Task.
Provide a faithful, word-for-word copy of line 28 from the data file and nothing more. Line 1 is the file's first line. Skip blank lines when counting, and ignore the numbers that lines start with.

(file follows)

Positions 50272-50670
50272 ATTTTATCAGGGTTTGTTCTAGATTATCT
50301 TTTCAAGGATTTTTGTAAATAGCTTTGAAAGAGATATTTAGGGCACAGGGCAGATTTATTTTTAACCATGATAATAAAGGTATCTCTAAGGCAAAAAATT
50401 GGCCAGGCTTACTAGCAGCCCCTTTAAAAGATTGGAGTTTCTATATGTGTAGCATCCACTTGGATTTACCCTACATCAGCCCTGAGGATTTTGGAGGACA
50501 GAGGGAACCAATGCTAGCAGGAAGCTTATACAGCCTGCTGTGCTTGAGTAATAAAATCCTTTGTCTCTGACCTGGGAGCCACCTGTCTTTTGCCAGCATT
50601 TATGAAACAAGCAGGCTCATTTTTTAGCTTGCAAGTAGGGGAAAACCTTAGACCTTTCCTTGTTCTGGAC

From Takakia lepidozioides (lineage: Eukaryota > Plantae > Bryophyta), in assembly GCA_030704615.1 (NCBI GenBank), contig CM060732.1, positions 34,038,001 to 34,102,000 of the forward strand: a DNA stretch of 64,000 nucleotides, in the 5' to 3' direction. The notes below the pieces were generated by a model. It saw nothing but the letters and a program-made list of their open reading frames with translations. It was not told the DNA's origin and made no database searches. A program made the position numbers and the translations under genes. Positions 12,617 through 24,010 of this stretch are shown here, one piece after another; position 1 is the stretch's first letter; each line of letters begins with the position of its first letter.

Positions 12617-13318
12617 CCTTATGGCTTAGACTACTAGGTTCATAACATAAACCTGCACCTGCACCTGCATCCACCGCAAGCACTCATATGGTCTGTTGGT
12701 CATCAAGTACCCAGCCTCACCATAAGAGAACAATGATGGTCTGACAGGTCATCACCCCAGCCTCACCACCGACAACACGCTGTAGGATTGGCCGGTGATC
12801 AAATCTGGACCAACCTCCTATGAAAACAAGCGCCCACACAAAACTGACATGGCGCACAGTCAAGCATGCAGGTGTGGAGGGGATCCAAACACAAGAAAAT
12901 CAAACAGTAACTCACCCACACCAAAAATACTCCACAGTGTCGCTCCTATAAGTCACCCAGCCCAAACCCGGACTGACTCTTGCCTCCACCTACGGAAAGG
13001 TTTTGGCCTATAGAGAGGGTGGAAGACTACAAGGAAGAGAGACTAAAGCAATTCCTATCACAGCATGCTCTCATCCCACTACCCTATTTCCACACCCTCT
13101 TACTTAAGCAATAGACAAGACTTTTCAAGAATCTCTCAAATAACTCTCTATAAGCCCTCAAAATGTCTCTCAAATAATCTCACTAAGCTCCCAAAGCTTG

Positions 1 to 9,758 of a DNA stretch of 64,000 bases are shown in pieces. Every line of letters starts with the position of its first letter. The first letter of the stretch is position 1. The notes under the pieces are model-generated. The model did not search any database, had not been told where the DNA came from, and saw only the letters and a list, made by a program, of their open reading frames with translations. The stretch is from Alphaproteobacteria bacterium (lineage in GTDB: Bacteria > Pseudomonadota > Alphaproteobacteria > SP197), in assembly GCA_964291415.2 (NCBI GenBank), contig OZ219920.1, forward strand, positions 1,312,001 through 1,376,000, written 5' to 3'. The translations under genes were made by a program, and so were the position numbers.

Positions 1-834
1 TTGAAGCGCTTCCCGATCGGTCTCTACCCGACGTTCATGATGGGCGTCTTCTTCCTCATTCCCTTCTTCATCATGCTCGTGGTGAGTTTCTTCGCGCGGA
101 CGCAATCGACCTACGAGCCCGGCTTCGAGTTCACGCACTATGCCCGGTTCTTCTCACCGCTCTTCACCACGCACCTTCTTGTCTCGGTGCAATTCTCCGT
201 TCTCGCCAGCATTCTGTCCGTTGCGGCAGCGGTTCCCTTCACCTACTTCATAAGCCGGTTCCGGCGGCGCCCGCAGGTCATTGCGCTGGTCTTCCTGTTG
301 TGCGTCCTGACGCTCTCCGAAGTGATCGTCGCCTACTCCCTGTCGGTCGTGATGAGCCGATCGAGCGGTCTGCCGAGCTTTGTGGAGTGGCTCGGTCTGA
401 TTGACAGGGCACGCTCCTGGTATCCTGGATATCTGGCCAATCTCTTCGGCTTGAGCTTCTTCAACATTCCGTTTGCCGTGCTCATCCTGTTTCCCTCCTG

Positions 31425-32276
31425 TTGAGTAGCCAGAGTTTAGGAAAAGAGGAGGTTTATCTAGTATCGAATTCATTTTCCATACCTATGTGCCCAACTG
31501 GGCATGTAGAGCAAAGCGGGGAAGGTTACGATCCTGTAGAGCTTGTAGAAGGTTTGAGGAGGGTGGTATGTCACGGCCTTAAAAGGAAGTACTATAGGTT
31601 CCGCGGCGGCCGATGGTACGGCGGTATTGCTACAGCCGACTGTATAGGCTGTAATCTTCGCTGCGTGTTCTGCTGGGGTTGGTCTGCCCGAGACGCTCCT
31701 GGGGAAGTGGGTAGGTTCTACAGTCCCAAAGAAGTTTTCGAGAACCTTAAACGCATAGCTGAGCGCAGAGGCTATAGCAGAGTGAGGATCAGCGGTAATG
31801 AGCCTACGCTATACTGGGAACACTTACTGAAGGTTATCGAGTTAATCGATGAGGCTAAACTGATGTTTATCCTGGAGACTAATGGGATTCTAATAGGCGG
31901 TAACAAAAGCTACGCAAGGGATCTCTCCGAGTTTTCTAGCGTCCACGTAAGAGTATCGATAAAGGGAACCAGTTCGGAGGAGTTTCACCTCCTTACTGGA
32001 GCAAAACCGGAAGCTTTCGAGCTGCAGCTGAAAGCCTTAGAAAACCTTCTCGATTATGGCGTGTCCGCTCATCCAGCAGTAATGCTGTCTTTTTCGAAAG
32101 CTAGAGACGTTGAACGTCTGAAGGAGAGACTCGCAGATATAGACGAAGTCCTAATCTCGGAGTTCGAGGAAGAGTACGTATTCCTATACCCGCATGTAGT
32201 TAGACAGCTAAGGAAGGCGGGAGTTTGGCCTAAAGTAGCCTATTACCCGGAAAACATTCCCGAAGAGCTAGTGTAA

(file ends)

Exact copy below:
31901 TAACAAAAGCTACGCAAGGGATCTCTCCGAGTTTTCTAGCGTCCACGTAAGAGTATCGATAAAGGGAACCAGTTCGGAGGAGTTTCACCTCCTTACTGGA